The Purpose of Cells

Cells are one of the most important things on Earth today, and have been one of the most important things on Earth for a very long time.  Without cells, to put it simply, organisms just would not exist at all.  In any living organism, cells are the things that allow every minute function, and as such are extremely important.  Although many people know that cells are the building blocks of life, they do not know what a cell does, how it functions, or  even what the purpose of that cell is.

As cells are one of the most basic units in life, no one could live without them.  In unicellular organisms, the cell literally is the organism, that is one cell carrying out all the functions needed for that organism.  In multicellular organisms, things get a bit more complicated, cells are diversified into separate roles that allow them to carry out these functions.  These cells then work together with one another to complete tasks within the body, this is called tissues.  These tissues then combine with one another to carry out a specific function, and the tissues become organs.  When multiple organs are working to do the same thing within a body, these organs become an organ system within it.  Finally, an actual organism functions with all of these organ systems functioning to make that organism work right.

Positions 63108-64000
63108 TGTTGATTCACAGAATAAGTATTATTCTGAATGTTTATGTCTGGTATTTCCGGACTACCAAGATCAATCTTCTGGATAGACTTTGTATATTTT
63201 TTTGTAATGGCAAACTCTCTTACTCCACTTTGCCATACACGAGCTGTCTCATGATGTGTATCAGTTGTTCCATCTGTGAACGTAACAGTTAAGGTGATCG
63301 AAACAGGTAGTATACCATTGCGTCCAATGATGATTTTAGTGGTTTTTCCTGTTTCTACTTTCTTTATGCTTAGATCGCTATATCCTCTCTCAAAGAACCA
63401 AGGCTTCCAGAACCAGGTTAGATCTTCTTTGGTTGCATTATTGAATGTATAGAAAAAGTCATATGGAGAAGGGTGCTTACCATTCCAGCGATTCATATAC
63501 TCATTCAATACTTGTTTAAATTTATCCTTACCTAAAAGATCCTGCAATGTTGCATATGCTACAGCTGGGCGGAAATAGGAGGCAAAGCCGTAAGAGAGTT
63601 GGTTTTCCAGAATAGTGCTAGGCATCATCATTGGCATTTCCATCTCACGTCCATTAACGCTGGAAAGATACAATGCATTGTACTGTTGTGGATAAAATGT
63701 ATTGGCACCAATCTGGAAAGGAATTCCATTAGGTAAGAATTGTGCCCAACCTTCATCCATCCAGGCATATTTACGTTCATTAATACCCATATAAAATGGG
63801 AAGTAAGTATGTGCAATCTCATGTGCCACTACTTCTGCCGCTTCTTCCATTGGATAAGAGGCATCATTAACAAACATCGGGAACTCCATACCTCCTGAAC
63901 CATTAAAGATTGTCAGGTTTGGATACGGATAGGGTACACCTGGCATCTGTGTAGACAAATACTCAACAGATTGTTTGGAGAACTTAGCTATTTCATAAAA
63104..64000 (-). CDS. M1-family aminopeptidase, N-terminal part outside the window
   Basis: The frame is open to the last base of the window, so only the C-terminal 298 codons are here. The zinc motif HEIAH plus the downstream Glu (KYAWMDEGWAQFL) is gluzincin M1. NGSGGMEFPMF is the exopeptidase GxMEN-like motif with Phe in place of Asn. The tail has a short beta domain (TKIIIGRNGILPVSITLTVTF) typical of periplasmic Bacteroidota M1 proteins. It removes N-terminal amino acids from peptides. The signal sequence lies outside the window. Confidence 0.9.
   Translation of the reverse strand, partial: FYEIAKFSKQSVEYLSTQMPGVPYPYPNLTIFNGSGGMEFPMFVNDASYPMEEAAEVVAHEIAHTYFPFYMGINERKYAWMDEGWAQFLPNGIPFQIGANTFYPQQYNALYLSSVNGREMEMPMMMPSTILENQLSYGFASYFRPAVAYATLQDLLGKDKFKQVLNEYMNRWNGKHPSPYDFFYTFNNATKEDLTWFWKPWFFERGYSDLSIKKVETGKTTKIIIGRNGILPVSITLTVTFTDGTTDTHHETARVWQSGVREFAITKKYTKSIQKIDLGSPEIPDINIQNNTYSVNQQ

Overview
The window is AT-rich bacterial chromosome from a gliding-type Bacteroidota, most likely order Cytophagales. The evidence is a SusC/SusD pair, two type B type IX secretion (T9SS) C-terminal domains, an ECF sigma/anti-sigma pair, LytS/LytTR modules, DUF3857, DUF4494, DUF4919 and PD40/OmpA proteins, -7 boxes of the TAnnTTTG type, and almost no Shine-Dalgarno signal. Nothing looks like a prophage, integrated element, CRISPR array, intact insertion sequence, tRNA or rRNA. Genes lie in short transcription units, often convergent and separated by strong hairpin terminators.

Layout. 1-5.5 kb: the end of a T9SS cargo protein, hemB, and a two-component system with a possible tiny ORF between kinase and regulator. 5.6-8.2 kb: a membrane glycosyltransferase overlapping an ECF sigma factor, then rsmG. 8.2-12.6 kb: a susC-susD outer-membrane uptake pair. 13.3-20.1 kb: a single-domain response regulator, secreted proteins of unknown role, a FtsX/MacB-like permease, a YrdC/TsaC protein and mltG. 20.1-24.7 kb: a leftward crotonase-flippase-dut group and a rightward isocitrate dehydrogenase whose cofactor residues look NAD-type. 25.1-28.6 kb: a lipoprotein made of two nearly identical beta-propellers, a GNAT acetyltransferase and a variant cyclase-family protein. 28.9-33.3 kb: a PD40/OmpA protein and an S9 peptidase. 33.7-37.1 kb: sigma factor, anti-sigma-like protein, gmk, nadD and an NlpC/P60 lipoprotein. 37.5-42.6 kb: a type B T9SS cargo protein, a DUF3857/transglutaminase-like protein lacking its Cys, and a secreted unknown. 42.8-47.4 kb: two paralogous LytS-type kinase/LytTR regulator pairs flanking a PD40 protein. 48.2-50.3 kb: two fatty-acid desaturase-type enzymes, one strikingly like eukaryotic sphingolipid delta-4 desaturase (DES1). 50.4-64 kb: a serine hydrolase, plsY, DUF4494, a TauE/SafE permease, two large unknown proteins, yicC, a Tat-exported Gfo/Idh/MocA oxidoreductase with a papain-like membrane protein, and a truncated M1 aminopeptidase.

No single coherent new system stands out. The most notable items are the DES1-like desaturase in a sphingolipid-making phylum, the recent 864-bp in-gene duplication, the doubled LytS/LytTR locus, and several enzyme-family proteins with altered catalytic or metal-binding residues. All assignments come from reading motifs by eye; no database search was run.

Cells may be the building of blocks of life, but all cells are made up of even smaller parts called organelles.  These organelles, like organ systems all serve specific functions throughout the cell.  Within the cell are many different types of these organelles, the most common organelles in animal cells are, the cell membrane, the ribosomes, the lysosomes, the endoplasmic reticulum, the golgi apparatus, the mitochondria, the nucleus, and the cytoplasm.  The cell membrane is a simple enough organelle, its basic purpose is to keep the contents of the cell held in and keep harmful things, like a virus, out of the cell.  Ribosomes are the protein producers of the cell, making protein so the cell can continue to function.  The lysosomes are much like the waste management of the cell, they recycle unusable parts of the cell.  The endoplasmic reticulum takes in proteins made in ribosomes, and serves much like a transportation system.  The golgi apparatus takes the proteins delivered by the endoplasmic reticulum, and processes them so they are ready for use.  The mitochondria serve as the powerhouse of the cell, where energy for the cell is produced.  The nucleus could be considered the control center of a cell, and contains the DNA of the cell.  Finally the cytoplasm is the watery content within a cell in which all the organelles reside.

All of these things can attest to how powerful and complex a cell really is, but what is the purpose of these cells?  The short answer is the purpose of these cells is to keep one alive, or even in existence.  There are roughly ten trillion cells in a normal adult human body, each of them being diversified to serve a specific purpose.  Millions of these cells die off each day, but are replaced when the cells divide in a complex process.  Without this constant influx of cells, none of the human organs, or organ systems would be able to function, and all life as anyone knows it would be completely gone.  Due to this, cells serve a highly regarded and important purpose, they literally keep all living things in existence.